31.05.2022

Energy transition in Indonesia - lessons learned from Germany and Australia

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The IKI project "Clean, Affordable and Secure Energy for Southeast Asia (CASE)" organised a virtual exchange on coal phase-out strategies.

When talking about energy transition, it is commonly understood that the processes are complex and specific to national circumstances. The political landscapes, resource availability, power market set-ups, and regulations provide different starting positions for a coal phase-down in each country, with further important factors including social considerations related to job security and energy affordability. However, there are also commonalities that can be shared across countries. These include the strategies to ensure coal phase-out target achievement, to establish a just workforce transition, and to maximize socio-economic benefits of the energy transition.

Indonesia, whose energy supply has so far been heavily reliant on fossil fuels, can thus learn from the coal phase-down experiences of other countries and use this evidence to develop its own set of energy transition solutions that suit Indonesia’s specific challenges.

With these considerations in mind, the Indonesian chapter of the IKI supported Clean, Affordable, and Secure Energy for Southeast Asia (CASE) programme held a virtual seminar as a platform for Indonesia’s government officials, business leaders, and the public, to understand the coal phase-out in Germany and Australia.

Coal phase-out process in Germany

Focusing on Germany, a speaker from The Federal Ministry for Economic Affairs and Climate Action (BMWK) presented the countries objective to reduce the carbon footprint of its energy system by phasing out coal while upscaling renewable energies. Germany showcased a strong political will to accelerate coal phase-out through the establishment of a ‘Coal Exit Commission’. The coal phase-out process was done through several means, one of which is the auctioning scheme for hard coal and the negotiations for lignite power plants. This innovative mechanism provided an important lesson for the government to design a phase-out system that is suitable and effective for the country’s power sector landscape.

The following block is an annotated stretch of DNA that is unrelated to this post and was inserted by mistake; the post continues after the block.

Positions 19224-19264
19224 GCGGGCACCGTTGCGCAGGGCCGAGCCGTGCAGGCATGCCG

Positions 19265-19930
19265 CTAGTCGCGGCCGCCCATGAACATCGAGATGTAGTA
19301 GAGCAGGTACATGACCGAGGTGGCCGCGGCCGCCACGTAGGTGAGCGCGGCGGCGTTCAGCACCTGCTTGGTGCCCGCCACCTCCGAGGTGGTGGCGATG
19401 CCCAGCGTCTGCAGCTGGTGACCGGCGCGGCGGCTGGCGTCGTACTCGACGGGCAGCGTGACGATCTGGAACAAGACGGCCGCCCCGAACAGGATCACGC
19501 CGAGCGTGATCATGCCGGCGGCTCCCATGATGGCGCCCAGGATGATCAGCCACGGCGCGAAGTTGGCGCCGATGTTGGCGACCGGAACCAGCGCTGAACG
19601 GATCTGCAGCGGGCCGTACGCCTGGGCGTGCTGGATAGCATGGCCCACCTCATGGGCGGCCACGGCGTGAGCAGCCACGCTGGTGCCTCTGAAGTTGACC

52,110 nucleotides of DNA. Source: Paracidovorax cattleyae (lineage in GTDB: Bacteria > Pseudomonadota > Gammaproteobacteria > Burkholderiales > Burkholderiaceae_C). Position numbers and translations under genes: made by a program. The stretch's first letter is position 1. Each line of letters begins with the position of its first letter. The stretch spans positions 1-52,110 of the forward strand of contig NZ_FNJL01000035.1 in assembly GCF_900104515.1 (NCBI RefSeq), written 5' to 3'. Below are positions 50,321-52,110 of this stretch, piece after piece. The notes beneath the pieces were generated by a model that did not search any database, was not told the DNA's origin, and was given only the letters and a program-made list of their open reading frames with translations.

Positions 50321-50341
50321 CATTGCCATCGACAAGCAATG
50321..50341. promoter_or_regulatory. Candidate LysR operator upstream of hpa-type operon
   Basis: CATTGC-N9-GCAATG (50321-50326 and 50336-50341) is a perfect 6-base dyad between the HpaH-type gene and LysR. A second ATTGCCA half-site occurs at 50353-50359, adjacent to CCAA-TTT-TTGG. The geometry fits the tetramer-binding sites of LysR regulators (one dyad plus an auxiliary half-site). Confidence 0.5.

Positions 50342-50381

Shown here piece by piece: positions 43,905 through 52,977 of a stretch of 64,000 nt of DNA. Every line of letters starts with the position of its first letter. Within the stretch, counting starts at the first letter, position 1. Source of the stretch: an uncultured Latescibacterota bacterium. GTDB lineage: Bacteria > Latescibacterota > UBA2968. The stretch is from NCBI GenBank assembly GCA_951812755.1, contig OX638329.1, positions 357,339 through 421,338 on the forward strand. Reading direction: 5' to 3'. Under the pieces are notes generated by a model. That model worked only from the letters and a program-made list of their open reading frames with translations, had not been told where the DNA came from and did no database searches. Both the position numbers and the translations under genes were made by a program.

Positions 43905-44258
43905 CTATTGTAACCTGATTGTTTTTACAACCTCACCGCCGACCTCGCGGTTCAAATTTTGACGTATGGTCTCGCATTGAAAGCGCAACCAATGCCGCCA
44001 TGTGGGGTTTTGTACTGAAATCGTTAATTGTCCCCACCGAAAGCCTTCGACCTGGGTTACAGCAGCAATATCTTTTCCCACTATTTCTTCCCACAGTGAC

Just Transition in Australia

The second part of the seminar focused on Australia. The Victorian government became a champion of a just energy transition by establishing the Latrobe Valley Authority (LVA). Despite having the second-largest lignite reserve in the world, the Victorian government invested approximately a quarter of a billion dollars to ensure the former coal mine and power plant workers undergo an equitable and sustainable transition. The transition is made possible by the LVA’s consistent engagement with the community to co-design a sustained life beyond coal. Economic diversification and transition toward expanding job sectors need to be undertaken based on the strengths and opportunities in the local context. This localized and personalized approach is a unique strategy that Indonesia can adopt from the Latrobe Valley.

Lessons-learned from the online seminar

Over 200 participants attended the discussion, with around 30% representing Indonesia’s governmental bodies. Through a post-event survey, CASE had identified that the session on regulation and socio-economy aspects in Germany garnered the most interest. The participants were also interested to join similar future events by CASE on topics ranging from renewable energy technology, energy crisis, to Net-Zero Emissions roadmap and funding.

A CASE Insight synthesizing these lessons-learned and further evidence of how Indonesia could follow these transformational steps was published in early April 2022.

Outlook

As a follow up of this discussion, CASE is planning to organize a side event on the G20 Development Working Group in August 2022, inviting G20 representatives to speak about their strategies to incorporate decarbonization measures into their national development policies.

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